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First non-travel-associated MERS in Africa–Researchers report past MERS-CoV infections in two Kenyans

MERS-CoV Particles
Transmission electron micrograph of Middle East respiratory syndrome coronavirus particles, colourized in yellow (image credit: US National Institute of Allergy and Infectious Diseases).

‘. . . Researchers at the Nairobi, Kenya-based International Livestock Research Institute (ILRI) and at the University of Bonn Medical Center in Germany have found evidence of MERS-CoV antibodies in archived blood samples from two of 1,122 Kenyan livestock handlers, collected between 2013 and 2014. Both people whose blood showed signs of past MERS-CoV infection—a 26-year-old woman and 58-year-old man—were asymptomatic and kept livestock other than camels, the researchers report in . . .  Emerging Infectious Diseases. Camels do roam the counties in eastern Kenya where both livestock handlers live, and—as in the Middle East—people in the region consume camel products.

‘While there have been confirmed cases—even an outbreak—of MERS outside the Middle East, all of these to date have been linked to importations by people who had traveled to the affected area.

This study is the first to report non-travel-associated cases of MERS-CoV infection in Africa.

‘“The absence of autochthonous human MERS-CoV infections in Africa has triggered hypotheses regarding differences in disease transmission between Africa and the Arabian Peninsula and has raised doubts regarding the role of camels as a source of infection,” the researchers wrote in their paper. “Our study provides evidence for unrecorded human MERS-CoV infections in Kenya and the proportion of seropositive specimens that we found is comparable to previously reported proportions of unrecorded infections in the general population in Saudi Arabia.”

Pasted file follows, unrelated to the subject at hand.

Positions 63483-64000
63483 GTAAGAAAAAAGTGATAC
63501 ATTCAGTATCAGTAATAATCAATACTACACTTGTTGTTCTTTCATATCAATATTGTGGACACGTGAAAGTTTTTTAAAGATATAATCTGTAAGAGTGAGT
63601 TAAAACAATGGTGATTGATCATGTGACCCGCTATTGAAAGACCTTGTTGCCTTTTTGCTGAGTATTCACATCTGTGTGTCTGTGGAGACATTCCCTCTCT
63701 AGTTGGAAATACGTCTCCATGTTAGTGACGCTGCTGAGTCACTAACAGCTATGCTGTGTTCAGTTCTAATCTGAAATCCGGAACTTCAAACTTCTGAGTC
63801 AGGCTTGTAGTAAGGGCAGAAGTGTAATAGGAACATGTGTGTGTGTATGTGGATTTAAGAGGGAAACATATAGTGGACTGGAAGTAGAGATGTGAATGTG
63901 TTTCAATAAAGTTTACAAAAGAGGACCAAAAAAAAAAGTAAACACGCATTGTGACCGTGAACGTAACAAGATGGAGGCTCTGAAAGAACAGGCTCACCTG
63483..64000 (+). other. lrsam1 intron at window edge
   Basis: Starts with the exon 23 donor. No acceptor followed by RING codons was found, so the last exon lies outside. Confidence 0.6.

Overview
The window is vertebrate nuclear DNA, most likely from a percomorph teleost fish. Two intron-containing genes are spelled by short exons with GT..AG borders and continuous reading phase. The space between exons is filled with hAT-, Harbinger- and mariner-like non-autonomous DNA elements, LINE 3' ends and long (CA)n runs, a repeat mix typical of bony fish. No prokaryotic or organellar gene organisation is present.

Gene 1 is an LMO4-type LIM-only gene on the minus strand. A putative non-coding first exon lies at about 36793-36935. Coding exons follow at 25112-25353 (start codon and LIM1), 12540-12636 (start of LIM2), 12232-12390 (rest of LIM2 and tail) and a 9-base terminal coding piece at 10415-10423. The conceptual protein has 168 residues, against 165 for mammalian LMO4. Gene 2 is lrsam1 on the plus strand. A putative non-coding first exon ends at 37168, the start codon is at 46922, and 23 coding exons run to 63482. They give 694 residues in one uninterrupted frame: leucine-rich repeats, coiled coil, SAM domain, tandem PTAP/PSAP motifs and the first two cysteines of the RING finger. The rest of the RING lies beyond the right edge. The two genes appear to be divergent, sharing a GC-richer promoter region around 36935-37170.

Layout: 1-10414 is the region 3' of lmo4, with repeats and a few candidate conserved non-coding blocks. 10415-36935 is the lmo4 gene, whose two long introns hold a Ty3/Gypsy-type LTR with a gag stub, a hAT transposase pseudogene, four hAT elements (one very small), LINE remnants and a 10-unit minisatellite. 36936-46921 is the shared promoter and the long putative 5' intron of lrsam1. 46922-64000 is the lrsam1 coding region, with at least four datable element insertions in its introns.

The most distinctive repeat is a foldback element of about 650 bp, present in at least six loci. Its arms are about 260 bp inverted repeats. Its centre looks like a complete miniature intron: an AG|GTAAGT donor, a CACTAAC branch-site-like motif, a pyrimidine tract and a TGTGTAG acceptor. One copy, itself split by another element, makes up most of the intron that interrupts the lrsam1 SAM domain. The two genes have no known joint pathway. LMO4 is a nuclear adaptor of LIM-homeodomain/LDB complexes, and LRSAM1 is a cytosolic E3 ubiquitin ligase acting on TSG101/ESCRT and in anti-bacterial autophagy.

‘MERS is likely underdiagnosed in Africa, the researchers reported. Viral diversity may be in part to blame, according to ILRI’s Joerg Jores.’

“We need to collect more data to understand any diversity in the MERS virus found, for example, in Kenya and Saudi Arabia, and how the virus spreads,” Jores, a coauthor on the study, wrote in an email.

For now, said Jores, figuring out how people are infected with MERS-CoV is key.

“We need to know more about the epidemiology of the pathogen, especially in Africa,” he wrote in an email.

Read the full article by Maina Waruru in The Scientist: Non-travel-associated MERS in Kenya, 23 Mar 2016.

Read the science paper: MERS-CoV antibodies in humans, Africa, 2013–2014, by Anne Liljander (ILRI), Benjamin Meyer (University of Bonn Medical Centre), Joerg Jores (ILRI), Marcel Müller (University of Bonn Medical Centre), Erik Lattwein (EUROIMMUN AG), Ian Njeru (Kenya Ministry of Health), Bernard Bett (ILRI), Christian Drosten (University of Bonn Medical Centre and German Centre for Infection Research) and Victor Max Corman (University of Bonn Medical Centre and German Centre for Infection Research), published in Emerging Infectious Diseases, Vol 22, No 6 (June 2016), doi: 10.3201/eid2206.160064, 2016.

Read more about these and related research findings on the ILRI News blog:
MERS-CoV antibodies found in two people in eastern Kenya, 7 Mar 2016
UK chief scientific adviser visits Kenya: Part 4—Development of a field-friendly diagnostic test for MERS, 24 Jul 2015
New studies on MERS coronavirus and camels in eastern Africa published, 28 Aug 2014

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